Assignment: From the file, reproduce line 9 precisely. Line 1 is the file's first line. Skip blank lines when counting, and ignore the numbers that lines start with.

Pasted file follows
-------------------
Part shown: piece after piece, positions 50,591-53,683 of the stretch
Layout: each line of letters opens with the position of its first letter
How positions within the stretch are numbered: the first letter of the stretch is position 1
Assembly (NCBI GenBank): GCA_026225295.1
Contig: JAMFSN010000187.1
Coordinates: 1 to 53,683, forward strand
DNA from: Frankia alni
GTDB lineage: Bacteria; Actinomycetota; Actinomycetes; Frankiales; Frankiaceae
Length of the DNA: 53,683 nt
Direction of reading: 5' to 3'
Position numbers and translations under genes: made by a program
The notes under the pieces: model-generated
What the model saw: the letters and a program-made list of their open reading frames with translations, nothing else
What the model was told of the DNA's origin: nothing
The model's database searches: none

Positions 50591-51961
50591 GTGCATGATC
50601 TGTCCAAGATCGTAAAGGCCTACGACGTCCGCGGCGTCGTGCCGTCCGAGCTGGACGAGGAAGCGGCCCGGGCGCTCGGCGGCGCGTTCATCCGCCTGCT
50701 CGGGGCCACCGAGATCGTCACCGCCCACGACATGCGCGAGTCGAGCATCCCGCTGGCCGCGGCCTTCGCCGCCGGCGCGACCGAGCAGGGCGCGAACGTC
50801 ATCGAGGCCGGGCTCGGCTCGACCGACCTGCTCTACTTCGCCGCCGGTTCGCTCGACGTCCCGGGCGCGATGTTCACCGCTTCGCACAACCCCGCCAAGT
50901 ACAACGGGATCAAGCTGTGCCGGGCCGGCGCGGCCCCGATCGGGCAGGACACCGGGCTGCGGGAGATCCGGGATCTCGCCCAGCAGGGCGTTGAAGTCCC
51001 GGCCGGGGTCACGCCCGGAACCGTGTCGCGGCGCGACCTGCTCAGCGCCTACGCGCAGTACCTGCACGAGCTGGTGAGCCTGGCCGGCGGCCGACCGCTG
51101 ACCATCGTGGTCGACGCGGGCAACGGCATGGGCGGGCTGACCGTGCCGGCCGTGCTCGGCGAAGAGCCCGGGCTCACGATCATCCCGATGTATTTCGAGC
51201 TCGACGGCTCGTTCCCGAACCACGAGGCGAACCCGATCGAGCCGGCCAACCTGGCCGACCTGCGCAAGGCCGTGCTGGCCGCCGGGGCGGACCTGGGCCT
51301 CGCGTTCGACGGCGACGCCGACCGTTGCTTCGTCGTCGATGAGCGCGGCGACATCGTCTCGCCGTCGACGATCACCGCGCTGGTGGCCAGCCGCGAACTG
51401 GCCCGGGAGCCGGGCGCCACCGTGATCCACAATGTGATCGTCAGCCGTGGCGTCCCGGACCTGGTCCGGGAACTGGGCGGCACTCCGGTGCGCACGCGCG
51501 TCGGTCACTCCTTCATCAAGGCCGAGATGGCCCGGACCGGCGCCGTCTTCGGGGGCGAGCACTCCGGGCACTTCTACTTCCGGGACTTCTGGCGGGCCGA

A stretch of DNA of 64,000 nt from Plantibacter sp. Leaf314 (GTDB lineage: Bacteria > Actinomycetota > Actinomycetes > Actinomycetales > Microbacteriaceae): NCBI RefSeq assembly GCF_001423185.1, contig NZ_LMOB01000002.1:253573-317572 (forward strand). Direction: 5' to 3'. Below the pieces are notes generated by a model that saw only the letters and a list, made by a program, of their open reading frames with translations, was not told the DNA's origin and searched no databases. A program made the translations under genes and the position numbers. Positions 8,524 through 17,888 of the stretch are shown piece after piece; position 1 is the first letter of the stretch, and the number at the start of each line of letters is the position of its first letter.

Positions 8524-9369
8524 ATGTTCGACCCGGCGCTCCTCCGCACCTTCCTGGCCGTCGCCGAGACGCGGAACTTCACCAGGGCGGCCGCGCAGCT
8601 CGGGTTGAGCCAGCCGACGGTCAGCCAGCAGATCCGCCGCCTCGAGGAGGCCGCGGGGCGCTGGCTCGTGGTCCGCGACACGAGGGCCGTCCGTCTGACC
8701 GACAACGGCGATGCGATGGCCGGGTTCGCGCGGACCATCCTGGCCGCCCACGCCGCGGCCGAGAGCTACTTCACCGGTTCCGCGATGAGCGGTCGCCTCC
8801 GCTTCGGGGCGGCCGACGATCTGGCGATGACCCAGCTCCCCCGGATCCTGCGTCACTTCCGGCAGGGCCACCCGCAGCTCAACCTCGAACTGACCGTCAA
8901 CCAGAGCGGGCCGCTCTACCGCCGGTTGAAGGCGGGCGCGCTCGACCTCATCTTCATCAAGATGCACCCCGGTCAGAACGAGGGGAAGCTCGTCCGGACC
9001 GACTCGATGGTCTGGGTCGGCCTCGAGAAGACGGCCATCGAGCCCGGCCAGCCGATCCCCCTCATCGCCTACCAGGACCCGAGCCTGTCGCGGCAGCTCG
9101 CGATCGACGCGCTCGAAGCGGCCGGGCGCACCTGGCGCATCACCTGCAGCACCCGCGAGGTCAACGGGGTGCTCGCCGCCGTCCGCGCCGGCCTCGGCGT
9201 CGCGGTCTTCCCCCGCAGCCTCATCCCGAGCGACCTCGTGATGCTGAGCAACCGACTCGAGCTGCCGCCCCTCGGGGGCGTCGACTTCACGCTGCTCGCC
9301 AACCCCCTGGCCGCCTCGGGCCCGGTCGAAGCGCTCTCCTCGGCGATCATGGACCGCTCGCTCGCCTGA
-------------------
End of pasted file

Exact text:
Length of the DNA: 53,683 nt